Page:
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Opening Doors Conference opens the door for immigrant women.

Posted in Newcomers

Published on April 24, 2015 with No Comments


By Satyarth Mishra

Sean Meagher from Public Interest presenting the Needs Assessment Report at the conference

Participants  having group discussions and writing their own views about the improvement of immigrant women at the conference.

Brampton Multicultural Centre(BMC) held an Opening Doors Conference for the immigrant women of peel region last Friday in Mississauga.

The purpose of the event was to identify and address barriers that affecting immigrant women’s economic prosperity, which was based on the findings of region-wide study, funded by Status of Women Canada, according to the press release issued by BMC.


BMC is a charity foundation, which is funded by federally, provincially and by municipality, and has been serving to peel region since 1987, in order to support and guidance to find meaningful life and employment pathways within the Canadian society and workplace, Press release states.


Event started with welcome and opening remarks by Dima Amad, Director Programs and Services, BMC.


“Immigrant women is highly educated and skilled, but they face more unemployment rate than Canadian women.” Said Amad in opening remarks.  “What needs to be done is to open doors for immigrant women, and we are here to learn immigrant women’s need and to support each other for the prosperity of immigrant women.


After opening remarks and welcome speech by Amad, project overview shared by Shirin Forouzin.


Project overview shared information about income disparity, unemployed, underemployed women from following communities like Punjabi, Urdu, Spanish, Arabic, Hindi, mandarin and many more.


“We are working on multi-stakeholder strategy. Our model is to connecting people, and highlight the extreme barrier that immigrant women face when they immigrated to this country,” said Forouzin, Project Lead, BMC.


Piloting multi-stakeholder strategy will identify and implement a strategy to improve immigrant women’s prosperity based on needs assessment recommendations, results of today’s working group questions and subsequent advisory committee meetings, based on the Opening Doors Conference Project Overview presentation.


Sean Meagher from Public Interest presented the needs assessment report in the conference that was based on literature review, focus groups with immigrant women, key informant interviews with sector leaders, service inventory and analysis with advisory committee.


“I work at the place called Public Interest and we do research and engagement with marginalized communities to help them have an influence on public policy,” said Meagher in a personal interview.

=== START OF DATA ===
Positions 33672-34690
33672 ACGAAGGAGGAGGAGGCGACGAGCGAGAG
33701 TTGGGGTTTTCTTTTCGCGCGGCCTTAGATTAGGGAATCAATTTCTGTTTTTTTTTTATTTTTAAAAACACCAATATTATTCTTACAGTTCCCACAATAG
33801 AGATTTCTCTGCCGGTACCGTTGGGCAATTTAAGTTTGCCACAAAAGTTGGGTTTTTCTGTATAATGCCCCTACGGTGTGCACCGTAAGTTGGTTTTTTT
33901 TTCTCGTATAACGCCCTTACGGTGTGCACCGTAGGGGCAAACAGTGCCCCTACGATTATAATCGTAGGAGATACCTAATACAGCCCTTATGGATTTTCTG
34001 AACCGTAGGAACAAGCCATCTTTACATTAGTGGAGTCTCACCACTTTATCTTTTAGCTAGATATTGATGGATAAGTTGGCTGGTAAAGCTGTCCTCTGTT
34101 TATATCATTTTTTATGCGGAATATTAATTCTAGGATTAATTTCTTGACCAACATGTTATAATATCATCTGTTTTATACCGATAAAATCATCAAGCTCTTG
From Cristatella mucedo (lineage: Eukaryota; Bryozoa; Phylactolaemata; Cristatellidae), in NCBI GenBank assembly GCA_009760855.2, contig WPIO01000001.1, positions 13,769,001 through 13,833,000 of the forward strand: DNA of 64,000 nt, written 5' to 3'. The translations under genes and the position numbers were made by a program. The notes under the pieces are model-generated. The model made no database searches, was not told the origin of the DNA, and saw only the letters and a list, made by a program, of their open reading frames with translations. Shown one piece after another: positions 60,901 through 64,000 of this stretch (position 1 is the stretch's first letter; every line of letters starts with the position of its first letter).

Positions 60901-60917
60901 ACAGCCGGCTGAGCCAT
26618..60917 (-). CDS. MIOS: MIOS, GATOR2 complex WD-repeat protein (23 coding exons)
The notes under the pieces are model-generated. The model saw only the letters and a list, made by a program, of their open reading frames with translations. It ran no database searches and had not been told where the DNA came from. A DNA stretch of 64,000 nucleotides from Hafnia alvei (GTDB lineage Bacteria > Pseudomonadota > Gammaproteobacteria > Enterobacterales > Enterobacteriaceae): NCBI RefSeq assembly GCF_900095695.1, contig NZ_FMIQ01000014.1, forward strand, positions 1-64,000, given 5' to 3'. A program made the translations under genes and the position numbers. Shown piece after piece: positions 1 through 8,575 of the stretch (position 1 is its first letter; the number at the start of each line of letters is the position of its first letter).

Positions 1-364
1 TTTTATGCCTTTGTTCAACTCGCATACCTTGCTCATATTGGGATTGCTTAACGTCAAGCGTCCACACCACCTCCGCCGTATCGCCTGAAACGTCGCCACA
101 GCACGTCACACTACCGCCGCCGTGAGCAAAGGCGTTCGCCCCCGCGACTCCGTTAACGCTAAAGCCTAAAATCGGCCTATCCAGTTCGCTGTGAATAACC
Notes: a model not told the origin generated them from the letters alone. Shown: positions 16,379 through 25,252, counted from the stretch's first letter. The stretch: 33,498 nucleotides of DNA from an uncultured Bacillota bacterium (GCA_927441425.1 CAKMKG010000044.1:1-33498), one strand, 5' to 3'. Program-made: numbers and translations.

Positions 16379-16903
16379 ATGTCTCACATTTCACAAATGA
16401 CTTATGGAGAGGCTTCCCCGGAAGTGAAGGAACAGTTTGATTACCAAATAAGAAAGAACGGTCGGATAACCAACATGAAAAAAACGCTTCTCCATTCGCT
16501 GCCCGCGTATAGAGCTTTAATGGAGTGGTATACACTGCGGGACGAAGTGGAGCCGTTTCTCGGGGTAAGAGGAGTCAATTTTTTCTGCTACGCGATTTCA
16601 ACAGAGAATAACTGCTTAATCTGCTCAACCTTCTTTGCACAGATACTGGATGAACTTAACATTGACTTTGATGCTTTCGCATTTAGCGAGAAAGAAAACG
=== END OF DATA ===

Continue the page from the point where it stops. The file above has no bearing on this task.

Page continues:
“The biggest problem that we found actually, there is no such thing is immigrant women, there are whole bunch of different types of women, they immigrated to Canada, and so the challenge we got that how do we build the diversify system of the services and support that really reflect the diversity of women here in Peel,”said Meagher.


Meagher presented some key social barriers of literature review that includes social isolation and limited support system, Childcare obligations that persist without affordable childcare, a high load of household and caregiving work, lack of support from partners.


Zanita DiSalle, Regional Vice President of RBC Royal Bank talked about from an employer’s perspective of newcomer talent in Peel region.


“Newcomers really enrich unit capital because these newcomers have international experience, they have diverse language skills and access to international networks and understanding of global markets,” Said DiSalle in her speech.


“We believe the diversity and inclusion provide an advantage in developing an intellectual capital as well.” She said.


Other speakers Marwa Elsadany, an immigrant and community advisor gave her speech about the immigrant women outlook, and Roy Saad talked about the spotlight in settlement: overviews of issues.


The conference ended with Amad’s BMC’s vision on improving prosperity for immigrant women and facilitated small group discussions.


Varsha naik, a participant of the conference was immigrated to Canada 20 years ago. She now works with District School Board of peel region.


“I attend today’s session because I am truly concerned about equity issues around newcomers integration in the region of peel,”said Naik. “The struggle finding a job as an immigrant is always an uphill task, it certainly is not an easy path it is riddled with many challenges,” Naik added.


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